SCHUYLER: The Karen people are originally from Burma, but many now reside in Northern Thailand due to persecution by the Burmese who found their customs strange. The women of this tribe layer golden rings up their necks to stretch them out. Tourists call them the ‘giraffe people’ or the ‘long-neck people.’ Women modify their bodies like this because it is a sign of beauty; the longer your neck, the more beautiful you are. Some also think that the rings may have originated as protection from tigers. The rings get so heavy that they condense the women’s shoulders over time and shrink their rib cages, creating the illusion of a longer neck. This tradition starts at the age of 3-5 years and they keep adding rings as the child gets older. Now in the modern world, you can chose to follow this tradition if you are one of the Karen people. Most children choose to carry on with the ritual even though it is very painful and it can make permanent scars on your body.
THAYER: I thought Long Neck Village was kind of scary. At first I saw some of the older ladies who had stained teeth from chewing a special nut that makes their teeth dark purple. I noticed that the ladies wore scarfs inside their neck rings, maybe so the rings don’t burn them in the hot sun.
BLAIR: While both the tiger petting and the Long Neck Village were interesting from a cultural standpoint and fascinating for the girls especially, I found them disconcerting from an ethical standpoint. Seeing so many tigers penned in small enclosures, and forced to lie about all day while hundreds of tourists pose for photos, was pretty sad. I suppose like with any zoo, there is an element of depression one feels looking at wild animals behind bars, but Tiger Kingdom in particular felt like a vehicle for tourism rather than a home away from home for the big cats. As for the Karen Tribe, I admit I was quite fascinated to see these women in person, and was particularly surprised by the number of children wearing the rings. However, the village has become a string of dozens of vendors, all selling pretty much the same crafts and souvenirs, like a lane for tourists to walk down. This marred the authenticity of the experience. It is clear that these people are now making their living off tourists who want to snap photos of their ringed necks, and I had to wonder whether the children were forced to continue the practice in part to preserve the tourist industry rather than to carry on the tradition for cultural reasons.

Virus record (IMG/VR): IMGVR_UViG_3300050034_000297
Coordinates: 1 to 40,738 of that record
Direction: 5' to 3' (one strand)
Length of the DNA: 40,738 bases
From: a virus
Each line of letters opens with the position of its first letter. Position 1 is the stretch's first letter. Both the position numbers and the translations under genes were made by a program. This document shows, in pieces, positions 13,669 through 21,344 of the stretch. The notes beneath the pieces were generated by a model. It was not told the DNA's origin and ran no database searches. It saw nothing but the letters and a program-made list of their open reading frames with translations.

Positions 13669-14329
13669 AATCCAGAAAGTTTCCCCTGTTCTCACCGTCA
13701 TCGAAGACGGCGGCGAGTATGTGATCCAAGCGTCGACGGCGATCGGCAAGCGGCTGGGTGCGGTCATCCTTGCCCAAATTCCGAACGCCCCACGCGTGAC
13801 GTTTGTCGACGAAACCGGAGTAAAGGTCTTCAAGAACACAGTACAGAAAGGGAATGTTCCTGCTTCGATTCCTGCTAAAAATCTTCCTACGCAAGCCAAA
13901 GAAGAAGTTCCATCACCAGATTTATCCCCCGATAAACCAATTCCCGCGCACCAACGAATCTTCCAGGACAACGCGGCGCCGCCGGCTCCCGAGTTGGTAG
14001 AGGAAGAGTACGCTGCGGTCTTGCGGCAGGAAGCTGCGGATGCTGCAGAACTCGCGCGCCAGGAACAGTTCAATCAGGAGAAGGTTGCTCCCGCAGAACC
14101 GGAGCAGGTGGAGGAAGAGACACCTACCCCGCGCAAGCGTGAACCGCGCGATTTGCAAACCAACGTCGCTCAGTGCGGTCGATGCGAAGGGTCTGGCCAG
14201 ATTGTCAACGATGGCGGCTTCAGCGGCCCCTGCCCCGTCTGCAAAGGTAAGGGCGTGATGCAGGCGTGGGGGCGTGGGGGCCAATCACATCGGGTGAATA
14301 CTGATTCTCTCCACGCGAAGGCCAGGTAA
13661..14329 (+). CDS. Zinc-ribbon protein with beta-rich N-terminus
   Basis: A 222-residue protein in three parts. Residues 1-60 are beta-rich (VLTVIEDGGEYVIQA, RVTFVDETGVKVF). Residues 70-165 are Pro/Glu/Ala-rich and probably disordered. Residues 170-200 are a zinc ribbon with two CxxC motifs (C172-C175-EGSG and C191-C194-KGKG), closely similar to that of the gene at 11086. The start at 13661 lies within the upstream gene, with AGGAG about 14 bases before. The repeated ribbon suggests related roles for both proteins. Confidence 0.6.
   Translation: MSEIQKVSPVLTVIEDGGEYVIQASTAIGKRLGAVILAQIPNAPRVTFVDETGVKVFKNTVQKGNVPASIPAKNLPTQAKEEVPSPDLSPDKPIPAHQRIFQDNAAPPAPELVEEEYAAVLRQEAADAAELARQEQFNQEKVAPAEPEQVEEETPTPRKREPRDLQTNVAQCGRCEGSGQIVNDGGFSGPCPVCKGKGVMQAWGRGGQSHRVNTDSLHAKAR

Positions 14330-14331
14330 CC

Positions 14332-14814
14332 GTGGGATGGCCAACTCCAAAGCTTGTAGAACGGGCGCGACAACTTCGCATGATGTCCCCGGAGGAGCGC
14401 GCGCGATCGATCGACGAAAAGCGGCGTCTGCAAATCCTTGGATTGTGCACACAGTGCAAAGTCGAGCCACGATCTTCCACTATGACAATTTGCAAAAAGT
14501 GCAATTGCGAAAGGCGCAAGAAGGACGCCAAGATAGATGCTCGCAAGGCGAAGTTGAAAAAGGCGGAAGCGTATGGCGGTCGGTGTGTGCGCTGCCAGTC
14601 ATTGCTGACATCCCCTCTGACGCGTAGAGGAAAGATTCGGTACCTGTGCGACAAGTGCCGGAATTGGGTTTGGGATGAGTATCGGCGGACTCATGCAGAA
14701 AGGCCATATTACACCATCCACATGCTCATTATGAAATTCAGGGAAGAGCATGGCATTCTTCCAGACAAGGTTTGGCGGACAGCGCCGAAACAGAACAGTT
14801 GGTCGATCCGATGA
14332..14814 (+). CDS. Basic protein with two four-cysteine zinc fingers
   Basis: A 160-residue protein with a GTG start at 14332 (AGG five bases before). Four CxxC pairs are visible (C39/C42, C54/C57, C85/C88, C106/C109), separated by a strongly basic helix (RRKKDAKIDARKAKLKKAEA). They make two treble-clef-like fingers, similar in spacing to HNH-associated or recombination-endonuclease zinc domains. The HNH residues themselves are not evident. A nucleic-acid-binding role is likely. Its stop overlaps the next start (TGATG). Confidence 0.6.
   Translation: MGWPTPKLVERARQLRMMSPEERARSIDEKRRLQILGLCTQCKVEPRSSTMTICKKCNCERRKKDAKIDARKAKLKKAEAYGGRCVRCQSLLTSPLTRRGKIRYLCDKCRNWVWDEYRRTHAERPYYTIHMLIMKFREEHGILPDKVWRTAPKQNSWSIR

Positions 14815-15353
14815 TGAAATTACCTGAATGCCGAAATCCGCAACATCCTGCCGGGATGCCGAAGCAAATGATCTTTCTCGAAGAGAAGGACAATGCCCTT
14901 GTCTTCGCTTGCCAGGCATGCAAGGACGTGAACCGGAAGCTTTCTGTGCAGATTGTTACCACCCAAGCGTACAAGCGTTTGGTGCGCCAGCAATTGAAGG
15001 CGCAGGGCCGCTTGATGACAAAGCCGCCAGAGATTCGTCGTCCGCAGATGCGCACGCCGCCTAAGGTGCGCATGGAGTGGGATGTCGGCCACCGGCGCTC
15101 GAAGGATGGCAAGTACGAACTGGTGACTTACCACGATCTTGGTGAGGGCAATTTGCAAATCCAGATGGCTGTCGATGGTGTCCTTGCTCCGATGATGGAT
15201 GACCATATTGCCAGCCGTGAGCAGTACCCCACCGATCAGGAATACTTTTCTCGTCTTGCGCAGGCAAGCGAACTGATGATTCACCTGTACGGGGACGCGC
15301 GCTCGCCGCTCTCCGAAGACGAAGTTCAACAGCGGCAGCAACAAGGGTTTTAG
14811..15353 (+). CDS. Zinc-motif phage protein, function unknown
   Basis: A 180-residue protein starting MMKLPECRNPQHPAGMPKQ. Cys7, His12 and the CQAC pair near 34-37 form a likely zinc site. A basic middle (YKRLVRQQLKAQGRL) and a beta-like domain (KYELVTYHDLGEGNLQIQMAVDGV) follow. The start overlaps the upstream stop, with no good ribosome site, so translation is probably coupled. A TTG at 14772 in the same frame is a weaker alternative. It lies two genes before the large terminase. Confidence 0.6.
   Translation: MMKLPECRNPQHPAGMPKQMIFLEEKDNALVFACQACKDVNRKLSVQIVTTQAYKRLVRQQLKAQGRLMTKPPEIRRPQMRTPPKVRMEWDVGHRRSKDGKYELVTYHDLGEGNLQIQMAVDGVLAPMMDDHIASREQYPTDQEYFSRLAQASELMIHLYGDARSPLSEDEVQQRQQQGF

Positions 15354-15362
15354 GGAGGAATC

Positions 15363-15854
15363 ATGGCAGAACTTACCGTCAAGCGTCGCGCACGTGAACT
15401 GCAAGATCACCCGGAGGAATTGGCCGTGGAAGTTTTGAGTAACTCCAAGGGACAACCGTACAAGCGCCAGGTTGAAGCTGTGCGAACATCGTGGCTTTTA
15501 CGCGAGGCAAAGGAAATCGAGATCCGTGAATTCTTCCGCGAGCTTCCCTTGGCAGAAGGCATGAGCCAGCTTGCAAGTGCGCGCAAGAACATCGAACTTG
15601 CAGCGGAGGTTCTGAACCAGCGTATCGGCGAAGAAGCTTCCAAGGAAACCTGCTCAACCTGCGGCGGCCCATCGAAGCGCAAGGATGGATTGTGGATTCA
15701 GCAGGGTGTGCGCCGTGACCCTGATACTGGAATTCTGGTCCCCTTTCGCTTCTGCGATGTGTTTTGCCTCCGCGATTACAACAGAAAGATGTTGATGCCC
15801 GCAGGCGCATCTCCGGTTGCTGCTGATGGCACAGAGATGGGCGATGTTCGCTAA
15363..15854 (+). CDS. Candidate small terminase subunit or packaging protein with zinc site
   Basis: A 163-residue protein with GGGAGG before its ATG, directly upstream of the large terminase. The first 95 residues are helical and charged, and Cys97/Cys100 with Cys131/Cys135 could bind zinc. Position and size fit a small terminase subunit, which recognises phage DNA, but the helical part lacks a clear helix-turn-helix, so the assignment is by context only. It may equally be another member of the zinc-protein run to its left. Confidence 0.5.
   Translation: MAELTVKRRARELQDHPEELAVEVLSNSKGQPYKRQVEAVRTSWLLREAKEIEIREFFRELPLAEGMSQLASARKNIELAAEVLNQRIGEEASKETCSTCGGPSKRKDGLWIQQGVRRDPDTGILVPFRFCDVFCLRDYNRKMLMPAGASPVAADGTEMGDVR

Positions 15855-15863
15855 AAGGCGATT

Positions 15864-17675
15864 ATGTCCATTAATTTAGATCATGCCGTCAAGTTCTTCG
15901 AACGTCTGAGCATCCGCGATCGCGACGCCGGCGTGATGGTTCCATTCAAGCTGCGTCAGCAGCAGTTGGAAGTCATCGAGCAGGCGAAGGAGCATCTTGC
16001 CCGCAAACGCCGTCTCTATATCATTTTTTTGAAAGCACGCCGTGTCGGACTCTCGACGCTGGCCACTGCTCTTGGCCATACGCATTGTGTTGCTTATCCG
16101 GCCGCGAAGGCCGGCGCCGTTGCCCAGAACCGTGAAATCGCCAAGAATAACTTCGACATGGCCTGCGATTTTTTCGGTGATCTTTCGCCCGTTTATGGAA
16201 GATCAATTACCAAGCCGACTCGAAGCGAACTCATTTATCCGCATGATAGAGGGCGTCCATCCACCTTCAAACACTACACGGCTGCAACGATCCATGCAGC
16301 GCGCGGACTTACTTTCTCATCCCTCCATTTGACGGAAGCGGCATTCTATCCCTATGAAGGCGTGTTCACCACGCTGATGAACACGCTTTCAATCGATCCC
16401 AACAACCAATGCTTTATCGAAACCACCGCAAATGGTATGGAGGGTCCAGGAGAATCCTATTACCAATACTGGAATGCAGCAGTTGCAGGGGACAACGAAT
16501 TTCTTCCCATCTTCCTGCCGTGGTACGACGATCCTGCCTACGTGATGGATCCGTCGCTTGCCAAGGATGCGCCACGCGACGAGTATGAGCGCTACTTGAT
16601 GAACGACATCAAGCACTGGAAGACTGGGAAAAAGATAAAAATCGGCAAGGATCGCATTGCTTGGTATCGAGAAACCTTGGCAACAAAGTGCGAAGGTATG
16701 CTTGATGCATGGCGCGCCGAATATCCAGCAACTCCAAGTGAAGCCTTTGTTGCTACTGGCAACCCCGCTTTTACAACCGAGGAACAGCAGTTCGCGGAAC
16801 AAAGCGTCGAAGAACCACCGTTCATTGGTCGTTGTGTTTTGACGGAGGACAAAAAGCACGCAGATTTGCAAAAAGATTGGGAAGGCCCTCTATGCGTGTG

We had a fair amount of down time in Chang Mai so we tried to find some kid-friendly recreation options to spice things up a bit. A huge, sparkling shopping mall provided a Thai arcade and Coldstone Creamery ice cream (just like in NH!) – nice way to kill the middle of a day in Chang Mai!
Jeff found his own recreation at a “night golf” nine-hole course and driving range. He took Zoe and Thayer over one night to hit some balls and enjoy the local golf culture. In order to play the course, you had to have your own “Refresher” — otherwise known in the U.S as a caddy. The Refreshers were all displayed on a poster board for your selection.
The course stays open until midnight, and you pay extra as the night wears on due to the increasing electricity costs. Jeff didn’t get to play the nine holes because it was fully booked – definitely a local hotspot!